Tag: perforce

 

The Perforce Perspective

I’m a long time user of subversion, and more recently git. Coming to Google, however, everything’s based around perforce. I’m still new enough to it, that I don’t want to criticise it, merely contrast my experiences with it.

The first thing that I noticed with perforce (p4) is quite how server-based it is. Subversion (and CVS) is often criticised for leaving lots of “turds” around: .svn or CVS directories. They’re just clutter that you don’t want to be bothered with. With perforce however, everything lives on the server. There is almost no data stored on the client side (perhaps just a .p4config file). Everything you do has to talk to the server.

The next surprise was how things are checked out. In subversion, you usually check out the trunk of a project, or a branch. You can do that in perforce, but it’s a great deal more flexible. You supply a client spec, which is a small text file describing a mapping from the server’s directory structure to your own workspace. e.g.

Client: myproject-client

Root: /home/dom/myproject

Views:
  //depot/myproject/...  //myproject-client/myproject/...
  -//depot/myproject/bigdata/... //myproject-client/myproject/bigdata/...

In this example, I’ve checked out all of myproject, except I’ve also removed some big data which I don’t need for my development. You can create a client workspace which is composed of any part (or parts) of your repository. Unsurprisingly, this is both a blessing and a curse. You can create very complicated setups using these somewhat ephemeral client specs. But they’re not (by default) versioned, so they’re really easy to lose. I’ve also found it very easy to make small mistakes which mean the wrong bits of projects are checked out (or no bits). If you’re new to a project, figuring out the correct client spec is one of the first hurdles you’ll come across.

Once you’ve got some code checked out, it’s not too dissimilar to other version control systems. The most irritating thing that I came across was p4‘s inability to detect added files. So, if I create a file …/myproject/foo.txt and run p4 pending, it says “no change.” You have to explicitly run p4 add. This is terrible — it’s really easy to forget add files. You can convince perforce to list these files, but it’s not trivial:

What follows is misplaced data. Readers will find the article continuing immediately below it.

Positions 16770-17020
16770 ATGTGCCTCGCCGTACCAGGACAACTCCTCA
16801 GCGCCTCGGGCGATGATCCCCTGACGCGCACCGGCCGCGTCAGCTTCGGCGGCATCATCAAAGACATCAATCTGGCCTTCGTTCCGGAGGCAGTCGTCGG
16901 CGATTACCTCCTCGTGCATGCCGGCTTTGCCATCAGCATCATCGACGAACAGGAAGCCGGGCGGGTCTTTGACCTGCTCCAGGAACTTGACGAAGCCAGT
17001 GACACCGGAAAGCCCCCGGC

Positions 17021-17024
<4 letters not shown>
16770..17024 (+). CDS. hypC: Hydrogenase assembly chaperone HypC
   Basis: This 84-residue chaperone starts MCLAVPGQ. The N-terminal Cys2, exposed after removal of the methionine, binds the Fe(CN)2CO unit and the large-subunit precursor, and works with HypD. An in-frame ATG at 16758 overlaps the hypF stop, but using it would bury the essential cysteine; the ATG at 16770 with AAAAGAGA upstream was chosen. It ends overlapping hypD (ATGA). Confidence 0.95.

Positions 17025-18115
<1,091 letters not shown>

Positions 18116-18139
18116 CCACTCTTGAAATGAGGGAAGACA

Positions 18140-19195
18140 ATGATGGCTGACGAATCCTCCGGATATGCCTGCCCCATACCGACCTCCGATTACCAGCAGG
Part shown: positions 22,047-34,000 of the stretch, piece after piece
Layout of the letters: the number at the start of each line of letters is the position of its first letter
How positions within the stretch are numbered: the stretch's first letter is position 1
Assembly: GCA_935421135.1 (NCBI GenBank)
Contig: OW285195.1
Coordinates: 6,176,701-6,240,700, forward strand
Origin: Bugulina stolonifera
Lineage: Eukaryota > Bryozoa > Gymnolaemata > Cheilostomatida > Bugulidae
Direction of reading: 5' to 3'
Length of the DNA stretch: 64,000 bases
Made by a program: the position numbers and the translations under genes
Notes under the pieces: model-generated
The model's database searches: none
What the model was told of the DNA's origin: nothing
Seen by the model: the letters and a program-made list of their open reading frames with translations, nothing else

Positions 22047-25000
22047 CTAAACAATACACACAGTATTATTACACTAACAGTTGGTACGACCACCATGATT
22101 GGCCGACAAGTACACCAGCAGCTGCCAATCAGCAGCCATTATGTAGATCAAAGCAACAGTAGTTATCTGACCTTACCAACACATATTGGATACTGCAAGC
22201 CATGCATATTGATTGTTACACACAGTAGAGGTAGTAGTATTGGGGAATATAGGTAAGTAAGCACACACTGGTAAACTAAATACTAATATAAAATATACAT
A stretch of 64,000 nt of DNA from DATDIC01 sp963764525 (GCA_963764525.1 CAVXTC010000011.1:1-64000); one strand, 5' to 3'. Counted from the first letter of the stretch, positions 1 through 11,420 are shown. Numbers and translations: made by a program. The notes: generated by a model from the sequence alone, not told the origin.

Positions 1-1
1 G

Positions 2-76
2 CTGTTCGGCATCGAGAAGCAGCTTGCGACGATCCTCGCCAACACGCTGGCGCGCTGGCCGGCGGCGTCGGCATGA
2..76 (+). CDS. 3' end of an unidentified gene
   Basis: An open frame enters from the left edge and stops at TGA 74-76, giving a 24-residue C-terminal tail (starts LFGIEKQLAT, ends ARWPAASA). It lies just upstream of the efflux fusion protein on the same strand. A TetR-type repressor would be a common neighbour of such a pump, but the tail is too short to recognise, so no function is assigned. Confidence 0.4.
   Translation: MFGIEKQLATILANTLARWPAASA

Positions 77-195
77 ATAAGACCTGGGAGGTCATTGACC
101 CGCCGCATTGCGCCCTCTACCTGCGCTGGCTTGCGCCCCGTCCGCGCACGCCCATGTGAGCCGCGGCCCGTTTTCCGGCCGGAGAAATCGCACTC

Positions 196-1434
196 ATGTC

$ find * -type f | p4 -x - files 2>&1 | awk '/ - no such file/{print $1}'

One feature I quite like is the ability to have “pending changelists.” A changelist is perforce’s equivalent of a commit in subversion. You can create a pending changelist, which essentially allows you to build up a commit a little bit at a time, somewhat like git’s index. But even though you can have multiple pending changelists in a single client, you are still restricted in that a given file can only be in one of them. Personally, I find the git index more useful. Plus, when you submit a pending changelist, it gets assigned a new changelist number. This can make them difficult to track.

The critical feature for perforce is it’s integration (merging) support. Whilst I’ve done a few p4 integrates, I’ve not got the full hang of it yet. But it’s clearly far in advance of svn’s merging.

Internally, perforce is built upon two things:

  1. A collection of RCS *,v files.
  2. A few database files to coordinate metadata.

This architecture is noticeable: as soon as you look at the file log, you can see that each file has its own individual version number.

Over the years, Google have built up tools to work around many of these issues. There’s a nice discussion of perforce and how it’s used at Google in the comments of the LWN article KS2009: How Google uses Linux (which is a fascinating read in and of itself).

In case you’re interested in some of the challenges of running perforce at the scale of Google, it’s worth checking out some of the papers that have been presented at the perforce user conferences: